CALGARY - Ultramar Ltd.'s refinery near Quebec City should avoid the same fate as another plant run by its U.S. parent, a petroleum consultant said Monday.
Texas-based Valero Corp. (NYSE:VLO) announced last week it would permanently close its 210,000-barrel-a-day refinery in Delaware City, Del.
But its Montreal-based subsidiary, Ultramar, shouldn't have any need to shutter its refinery in Levis, Que., which has a capacity of 265,000 barrels per day.
"I believe that their Quebec refinery is quite safe," said Roger McKnight, a senior petroleum adviser for Oshawa, Ont.,-based consultancy En-Pro International.
Its prospects are even better if Royal Dutch Shell PLC ends up closing down its refinery in Montreal, which would give Ultramar "a bigger market share, bigger bang for their buck," he added.
In addition to the Quebec refinery, Ultramar also has 830 gasoline stations in Ontario, Quebec and the Atlantic provinces. It employs about 3,700 people.
Valero's Delaware facility is the largest U.S. refinery to close this year.
A company spokesman said Friday the U.S. plant was hemorrhaging US$1 million each day this year, as its margins were squeezed by higher crude prices and lower fuel demand because of the recession.
Attempts to sell the refinery were unsuccessful.
This summer, Shell launched a strategic review into the future of its Montreal East refinery, which has been a fixture in the area for 76 years and injects more than C$200 million each year into Montreal's economy.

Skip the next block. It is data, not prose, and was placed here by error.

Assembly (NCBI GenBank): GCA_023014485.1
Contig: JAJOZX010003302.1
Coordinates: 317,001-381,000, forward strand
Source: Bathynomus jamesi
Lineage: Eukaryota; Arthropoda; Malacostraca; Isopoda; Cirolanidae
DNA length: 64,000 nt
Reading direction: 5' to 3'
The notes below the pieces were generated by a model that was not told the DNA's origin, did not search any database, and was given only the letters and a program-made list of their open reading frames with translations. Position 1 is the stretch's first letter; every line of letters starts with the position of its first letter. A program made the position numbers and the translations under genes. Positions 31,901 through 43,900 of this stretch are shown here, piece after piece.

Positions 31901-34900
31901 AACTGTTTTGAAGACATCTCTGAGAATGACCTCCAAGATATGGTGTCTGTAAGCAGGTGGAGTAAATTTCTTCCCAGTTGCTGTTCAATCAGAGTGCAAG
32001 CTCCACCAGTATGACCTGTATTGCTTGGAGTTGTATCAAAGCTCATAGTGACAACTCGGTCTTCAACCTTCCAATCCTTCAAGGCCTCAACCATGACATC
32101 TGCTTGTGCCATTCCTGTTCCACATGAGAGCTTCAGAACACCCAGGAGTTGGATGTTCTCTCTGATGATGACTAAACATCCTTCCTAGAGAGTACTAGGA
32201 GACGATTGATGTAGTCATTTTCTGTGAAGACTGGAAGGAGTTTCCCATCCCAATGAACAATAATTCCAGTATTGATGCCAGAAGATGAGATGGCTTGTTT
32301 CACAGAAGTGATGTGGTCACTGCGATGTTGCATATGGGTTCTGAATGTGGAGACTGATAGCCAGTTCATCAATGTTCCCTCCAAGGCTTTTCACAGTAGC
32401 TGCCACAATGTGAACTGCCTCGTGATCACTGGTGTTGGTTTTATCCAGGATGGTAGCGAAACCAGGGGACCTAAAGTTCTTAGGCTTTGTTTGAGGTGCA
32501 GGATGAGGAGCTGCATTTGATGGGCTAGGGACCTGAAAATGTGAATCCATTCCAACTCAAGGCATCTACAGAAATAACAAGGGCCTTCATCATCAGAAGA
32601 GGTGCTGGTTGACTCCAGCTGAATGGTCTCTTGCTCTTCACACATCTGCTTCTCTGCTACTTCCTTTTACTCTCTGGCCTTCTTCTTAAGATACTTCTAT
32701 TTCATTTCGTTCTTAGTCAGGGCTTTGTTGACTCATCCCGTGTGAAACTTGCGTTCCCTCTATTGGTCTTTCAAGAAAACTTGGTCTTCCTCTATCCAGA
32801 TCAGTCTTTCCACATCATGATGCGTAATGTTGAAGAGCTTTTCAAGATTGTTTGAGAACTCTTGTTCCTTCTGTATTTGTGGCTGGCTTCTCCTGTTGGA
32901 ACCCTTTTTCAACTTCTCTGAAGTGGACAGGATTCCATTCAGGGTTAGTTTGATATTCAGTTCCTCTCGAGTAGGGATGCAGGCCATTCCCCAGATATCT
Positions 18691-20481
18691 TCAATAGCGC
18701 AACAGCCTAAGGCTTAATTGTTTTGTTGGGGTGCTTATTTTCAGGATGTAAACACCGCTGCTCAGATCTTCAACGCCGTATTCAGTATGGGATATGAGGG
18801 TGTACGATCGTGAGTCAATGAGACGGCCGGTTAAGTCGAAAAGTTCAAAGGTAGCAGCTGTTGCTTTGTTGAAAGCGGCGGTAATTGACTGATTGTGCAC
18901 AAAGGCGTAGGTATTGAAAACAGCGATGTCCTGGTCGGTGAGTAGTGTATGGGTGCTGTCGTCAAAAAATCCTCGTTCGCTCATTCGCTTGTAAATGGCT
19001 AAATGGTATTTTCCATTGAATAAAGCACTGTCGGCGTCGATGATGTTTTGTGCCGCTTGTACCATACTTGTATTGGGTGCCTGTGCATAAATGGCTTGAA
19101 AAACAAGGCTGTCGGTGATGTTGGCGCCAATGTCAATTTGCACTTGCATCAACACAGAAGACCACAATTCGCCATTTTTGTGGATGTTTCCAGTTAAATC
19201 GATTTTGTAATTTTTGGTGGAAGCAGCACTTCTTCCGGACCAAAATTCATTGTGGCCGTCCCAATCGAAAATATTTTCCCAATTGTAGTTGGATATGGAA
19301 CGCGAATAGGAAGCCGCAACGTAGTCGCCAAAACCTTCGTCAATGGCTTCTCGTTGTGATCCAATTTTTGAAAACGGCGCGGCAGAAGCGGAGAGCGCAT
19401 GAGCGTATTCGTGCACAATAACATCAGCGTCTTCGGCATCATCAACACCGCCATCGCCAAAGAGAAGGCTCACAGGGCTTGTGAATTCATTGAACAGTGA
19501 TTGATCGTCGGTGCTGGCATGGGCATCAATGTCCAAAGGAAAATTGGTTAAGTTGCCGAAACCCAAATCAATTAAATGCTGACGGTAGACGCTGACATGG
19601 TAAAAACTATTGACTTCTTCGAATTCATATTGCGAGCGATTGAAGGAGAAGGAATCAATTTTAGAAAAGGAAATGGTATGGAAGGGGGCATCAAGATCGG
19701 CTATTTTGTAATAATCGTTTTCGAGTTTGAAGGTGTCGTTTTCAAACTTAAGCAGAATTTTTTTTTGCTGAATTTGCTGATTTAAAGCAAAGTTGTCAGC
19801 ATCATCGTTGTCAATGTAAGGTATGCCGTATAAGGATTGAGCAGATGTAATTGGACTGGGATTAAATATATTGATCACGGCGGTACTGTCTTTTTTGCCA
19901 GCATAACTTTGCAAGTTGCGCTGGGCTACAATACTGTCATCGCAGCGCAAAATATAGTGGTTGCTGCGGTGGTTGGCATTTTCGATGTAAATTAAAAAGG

Among other options, the Anglo-Dutch energy giant is looking at closing or selling the 130,000-barrel-a-day refinery.
"You've got to sort of ask a question about the Shell refinery in Montreal. I don't think they're going to find a buyer for it," McKnight said.
One potential buyer, Swiss-based refiner Petroplus Holdings AG, has been putting some of its own operations on hold, diminishing the chances it will make a play for the Montreal refinery.
Valero was one of the first U.S. refiners to revamp its equipment to handle lower quality grades of crude, like the impure bitumen that comes from Alberta's oilsands.
It made economic sense to do so, because heavy, sour crude was so much cheaper to buy than light, sweet varieties, like benchmark West Texas Intermediate crude.
However, with so many of Valero's counterparts following suit, heavy crude is in much higher demand, causing its price to catch up to light crude.
The narrowing of the so-called light-heavy differential has been a boon to major Canadian heavy oil producers like Suncor Energy Inc. (TSX:SU) and Canadian Natural Resources Ltd. (TSX:CNQ).
However, that same phenomenon has been a blow to companies that are heavily dependent on the refining side of the petroleum industry like Valero, Regina-based Federated Co-op and New Brunswick-based Irving Oil Ltd.
Before the announcement Friday, Valero had already idled two units at its Delaware facility, putting 150 people out of work. It said last month it would cut 100 jobs at its Paulsboro, N.J. refinery by the end of the year.
In June Valero shut its refinery in Aruba, which had a capacity of about 275,000 barrels a day.
El Paso, Tex.-based Western Refining Inc. announced earlier this month that it would close its Bloomfield, N.M., facility, putting 100 people out of work.
And Sunoco Inc. said it would indefinitely idle its Eagle Point facility in New Jersey.
"I can see 15 per cent of the refining capacity in the U.S. just dropping off the face of the earth very, very soon," McKnight said.
"It's a no brainer. There's no point in keeping open unless you can justify the costs of your inputs."